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Exposure to contact sports results in maintained performance during experimental painThornton, C; Sheffield, D; Baird, A; Northumbria University; University of Derby (Elsevier, 2020-06-26)During pain, motor performance tends to decline. However, athletes who engage in contact sports are able to maintain performance despite the inherent pain that accompanies participation. This may be the result of being challenged rather than threatened by pain; adaptive coping strategies; habituation to pain; or finding pain less bothersome. This study aimed to measure performance of a novel motor task both in pain and not in pain within experienced contact athletes (n = 40), novice contact athletes (n = 40) and non-contact athletes (n = 40). Challenge and threat perceptions were manipulated during the pain condition and measures of pain tolerance, perception, coping styles and bothersomeness were taken. Results indicated that contact athletes, regardless of experience, were able to maintain their performance during painful stimulation. Non-contact athletes, conversely, performed significantly worse during pain stimulation. In addition, contact athletes tended to be more challenged and the non-contact athletes more threatened within the pain condition. Experienced contact athletes demonstrated higher levels of pain tolerance and direct coping, and reported lower levels of pain bothersomeness and intensity than the other groups. The results suggest that even relatively brief exposure to contact sports may be enough to help maintain performance in pain. Being in a challenged state appears to be an important factor during performance in pain. Moreover, pain tolerance, intensity and bothersomeness may differentiate novice and experienced athletes.PerspectiveExposure to voluntary pain and challenge states are associated with adaptive responses to pain. Motor task performance may be maintained in individuals with more experience of sports-related pain.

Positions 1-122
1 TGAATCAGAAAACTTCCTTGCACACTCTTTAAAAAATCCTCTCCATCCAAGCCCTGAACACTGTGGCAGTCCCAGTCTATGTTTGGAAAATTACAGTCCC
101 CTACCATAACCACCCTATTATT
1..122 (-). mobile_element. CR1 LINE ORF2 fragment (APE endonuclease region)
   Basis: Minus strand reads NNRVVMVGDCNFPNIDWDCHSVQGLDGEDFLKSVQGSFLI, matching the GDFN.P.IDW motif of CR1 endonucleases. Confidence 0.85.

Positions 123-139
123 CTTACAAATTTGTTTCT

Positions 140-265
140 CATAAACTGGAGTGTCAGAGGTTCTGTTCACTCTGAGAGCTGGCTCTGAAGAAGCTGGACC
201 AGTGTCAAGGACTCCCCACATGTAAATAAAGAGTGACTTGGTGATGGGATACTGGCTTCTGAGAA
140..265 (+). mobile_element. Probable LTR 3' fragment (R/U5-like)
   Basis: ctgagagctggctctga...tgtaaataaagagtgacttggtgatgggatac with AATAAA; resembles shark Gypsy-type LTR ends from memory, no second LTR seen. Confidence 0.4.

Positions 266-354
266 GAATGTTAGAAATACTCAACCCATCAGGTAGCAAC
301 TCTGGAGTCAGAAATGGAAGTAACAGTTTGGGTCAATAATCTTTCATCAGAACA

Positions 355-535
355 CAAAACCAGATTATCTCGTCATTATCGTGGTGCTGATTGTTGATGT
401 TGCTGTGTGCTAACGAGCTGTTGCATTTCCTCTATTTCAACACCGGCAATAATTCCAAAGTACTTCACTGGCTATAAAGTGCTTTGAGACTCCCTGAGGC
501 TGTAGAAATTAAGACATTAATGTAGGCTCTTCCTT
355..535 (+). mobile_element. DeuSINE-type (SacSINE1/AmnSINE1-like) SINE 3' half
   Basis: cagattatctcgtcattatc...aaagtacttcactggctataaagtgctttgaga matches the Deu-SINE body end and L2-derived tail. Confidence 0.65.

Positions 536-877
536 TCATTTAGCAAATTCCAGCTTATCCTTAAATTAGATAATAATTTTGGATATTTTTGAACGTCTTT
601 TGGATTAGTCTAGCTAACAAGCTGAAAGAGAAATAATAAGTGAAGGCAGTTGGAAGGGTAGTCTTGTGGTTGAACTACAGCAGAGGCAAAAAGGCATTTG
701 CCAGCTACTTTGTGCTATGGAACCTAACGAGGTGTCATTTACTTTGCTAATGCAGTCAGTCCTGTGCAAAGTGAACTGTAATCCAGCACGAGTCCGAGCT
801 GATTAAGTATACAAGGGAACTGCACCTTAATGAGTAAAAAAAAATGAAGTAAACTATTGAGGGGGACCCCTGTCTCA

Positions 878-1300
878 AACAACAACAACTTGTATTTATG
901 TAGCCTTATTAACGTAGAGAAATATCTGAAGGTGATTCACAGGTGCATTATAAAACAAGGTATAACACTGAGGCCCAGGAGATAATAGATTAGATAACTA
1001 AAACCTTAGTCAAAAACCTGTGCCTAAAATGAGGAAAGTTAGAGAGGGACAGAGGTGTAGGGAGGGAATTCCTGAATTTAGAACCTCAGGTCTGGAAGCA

Pain and athletes: Contact sport participation and performance in painSheffield, David; Thornton, C; Jones, M.V.; University of Derby; Northumbria University; Manchester Metropolitan University (Elsevier BV, 2020-03-29)This study examined the effect of cold pressor pain on performance in high-contact athletes, low-contact athletes and non-athletes. A three-group between-subjects experimental design was used. Seventy-one participants completed a motor task and a cognitive task of different complexity (easy or hard) both in pain and not in pain. The motor task involved participants throwing a tennis ball at numbered targets in the correct order. In the cognitive task, participants were required to check off the numbers one to twenty-five in the correct order from a grid of randomly ordered numbers. Task difficulty was increased by adding dummy targets (motor task) or extra numbers (cognitive task). Cold pressor pain was rated as less intense by high-contact athletes during both tasks compared to low-contact athletes and non-athletes. High-contact athletes’ performance was not hampered by pain on the motor task, whereas it was in low-contact athletes and non-athletes. However, pain did not hamper performance for any group during the cognitive task. Low-contact and non-athletes did not differ from each other in their pain reports or the degree to which their performance was hampered by pain in either task. This study provides evidence that adaptation to pain through participation in high-contact sports can enhance both pain tolerance generally and motor performance specifically under increases in pain. The mechanisms behind these differences warrant further exploration.